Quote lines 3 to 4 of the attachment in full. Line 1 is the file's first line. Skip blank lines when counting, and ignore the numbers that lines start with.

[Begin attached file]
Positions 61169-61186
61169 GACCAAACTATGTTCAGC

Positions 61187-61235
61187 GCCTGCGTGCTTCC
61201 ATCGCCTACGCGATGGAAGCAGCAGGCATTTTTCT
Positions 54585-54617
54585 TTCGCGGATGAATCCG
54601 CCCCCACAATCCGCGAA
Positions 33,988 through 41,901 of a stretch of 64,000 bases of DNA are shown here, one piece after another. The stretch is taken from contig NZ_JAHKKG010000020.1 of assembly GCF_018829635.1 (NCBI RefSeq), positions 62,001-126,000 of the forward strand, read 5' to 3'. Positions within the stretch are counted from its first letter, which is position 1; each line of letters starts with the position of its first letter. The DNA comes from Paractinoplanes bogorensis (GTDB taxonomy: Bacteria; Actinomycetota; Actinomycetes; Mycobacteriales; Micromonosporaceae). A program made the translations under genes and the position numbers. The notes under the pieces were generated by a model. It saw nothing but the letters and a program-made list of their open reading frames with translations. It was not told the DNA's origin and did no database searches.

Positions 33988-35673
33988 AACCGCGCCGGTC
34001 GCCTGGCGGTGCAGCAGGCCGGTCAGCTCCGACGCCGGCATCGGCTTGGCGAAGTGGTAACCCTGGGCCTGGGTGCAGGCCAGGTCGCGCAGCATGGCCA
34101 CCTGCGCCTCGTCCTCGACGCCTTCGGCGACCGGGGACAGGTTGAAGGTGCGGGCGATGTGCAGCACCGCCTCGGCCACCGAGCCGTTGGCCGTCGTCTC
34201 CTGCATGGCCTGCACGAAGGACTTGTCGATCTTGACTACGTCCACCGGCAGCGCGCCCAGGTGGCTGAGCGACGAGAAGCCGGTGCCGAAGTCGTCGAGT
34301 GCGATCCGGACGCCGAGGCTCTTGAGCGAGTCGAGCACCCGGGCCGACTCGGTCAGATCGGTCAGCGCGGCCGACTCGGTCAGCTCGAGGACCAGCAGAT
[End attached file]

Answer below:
Positions 61187-61235
61187 GCCTGCGTGCTTCC